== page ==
Roger-Mark De Souza
Roger-Mark De Souza is the director of population, environmental security, and resilience for the Wilson Center.
He leads programs on climate change resilience, reproductive and maternal health, environmental security, and livelihoods, including the Global Sustainability and Resilience Program, Environmental Change and Security Program, and Maternal Health Initiative.
Before joining the Center in 2013, De Souza served as vice president of research and director of the climate program at Population Action International, director of foundation and corporate relations at the Sierra Club, and directed the Population, Health, and Environment Program at the Population Reference Bureau.
De Souza holds graduate degrees in international relations and development policy from George Washington University and the University of the West Indies.
Book Review: ‘Oil Sparks in the Amazon: Local Conflicts, Indigenous Populations, and Natural Resources’›August 18, 2014 // By Roger-Mark De Souza
Since the early 1990s, the rising price of crude oil and other key natural resources – and the resulting drive by governments and private companies to extract those resources – has led to sharp conflicts in Latin America. At the core of these disputes is the clash between national economic interest and the rights of indigenous people inhabiting the land where most natural resources are located.
›August 5, 2014 // By Roger-Mark De Souza
“You can’t build a peaceful world on an empty stomach,” Secretary of State John Kerry said yesterday at a high-level working session on resilience and food security, quoting Norman Borlaug, the father of last century’s “Green Revolution.”
›April 22, 2014 // By Roger-Mark De Souza
When I first came on board the Wilson Center last Earth Day, I wrote that I wanted to forge new paths and identify ways that reproductive health, environmental conservation, and women’s empowerment affect our lives today and in the future.
2014 promises to be a superlative year – and that’s not necessarily a good thing. Complex, “super” disasters like Super Typhoon Haiyan are becoming more frequent, more systemic, and more destructive. Global trends, from population dynamics to food, water, and energy scarcities, threaten to further complicate the playing field. But by finally getting serious about resilience – the much discussed buzzword of 2013 – we might reduce our vulnerability, restore our communities, and build back better, rather than just picking up the pieces.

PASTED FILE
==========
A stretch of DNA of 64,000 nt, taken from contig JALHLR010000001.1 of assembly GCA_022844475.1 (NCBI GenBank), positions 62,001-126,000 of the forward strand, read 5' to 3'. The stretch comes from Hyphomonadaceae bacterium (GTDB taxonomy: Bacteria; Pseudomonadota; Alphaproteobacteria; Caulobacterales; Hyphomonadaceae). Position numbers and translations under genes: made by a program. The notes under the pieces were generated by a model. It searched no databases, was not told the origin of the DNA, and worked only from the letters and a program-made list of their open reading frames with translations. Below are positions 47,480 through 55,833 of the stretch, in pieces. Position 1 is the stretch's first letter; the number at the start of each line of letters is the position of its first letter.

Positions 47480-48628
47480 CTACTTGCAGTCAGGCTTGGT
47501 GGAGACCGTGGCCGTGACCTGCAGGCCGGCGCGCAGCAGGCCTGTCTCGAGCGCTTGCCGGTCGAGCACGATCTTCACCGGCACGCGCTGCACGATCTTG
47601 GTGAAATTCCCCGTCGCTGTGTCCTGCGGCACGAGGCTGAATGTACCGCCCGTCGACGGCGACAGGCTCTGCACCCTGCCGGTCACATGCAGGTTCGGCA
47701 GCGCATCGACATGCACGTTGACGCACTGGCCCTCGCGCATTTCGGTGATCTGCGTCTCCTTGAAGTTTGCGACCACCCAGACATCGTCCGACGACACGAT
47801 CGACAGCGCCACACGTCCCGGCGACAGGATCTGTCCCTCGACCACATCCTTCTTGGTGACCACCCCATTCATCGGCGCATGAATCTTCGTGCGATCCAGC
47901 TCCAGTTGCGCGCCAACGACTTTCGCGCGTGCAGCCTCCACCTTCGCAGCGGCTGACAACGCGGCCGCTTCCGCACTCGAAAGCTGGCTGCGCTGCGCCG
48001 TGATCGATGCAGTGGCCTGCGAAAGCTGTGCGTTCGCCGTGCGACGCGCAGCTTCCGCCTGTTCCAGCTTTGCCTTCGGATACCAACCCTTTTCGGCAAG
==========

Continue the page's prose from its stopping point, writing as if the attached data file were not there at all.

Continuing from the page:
I’ve just returned from the International Conference on Family Planning (ICFP) in Ethiopia where integrated population, health, and environment (PHE) programs had a strong showing. More than 16 sessions over three days at the conference incorporated PHE themes, including panels on communicating complexity around family planning, conservation and human rights; how PHE helps accelerate the fertility transition in rural Ethiopia; and meaningful ways of linking population and family planning to climate change and sustainable development in Africa. Blue Ventures, one of PHE’s strongest voices, was given one of the first ever Excellence in Leadership for Family Planning awards. At this global meeting of family planning experts, PHE was clearly and squarely at the center.
›July 11, 2013 // By Roger-Mark De Souza
“The development agenda is discretionary and the human rights agenda is obligatory,” said Kitty van der Heijden, the ambassador for sustainable development in the Dutch Ministry of Foreign Affairs, on the final day of the ICPD International Conference on Human Rights here in the Netherlands.
›April 22, 2013 // By Roger-Mark De Souza
It’s spring, it’s Earth Day, and I’m starting a new job. I always enjoy the sense of renewal that spring brings, and this spring brings a unique opportunity for me to reaffirm my commitment to the issues that define our times. As the Wilson Center’s new Director of Population, Environmental Change, and Security, I am excited to build on the success of the Center’s Environmental Change and Security Program and Global Health Initiative to forge new paths and identify ways that reproductive health, environmental conservation, and women’s empowerment affect our lives today and in the future.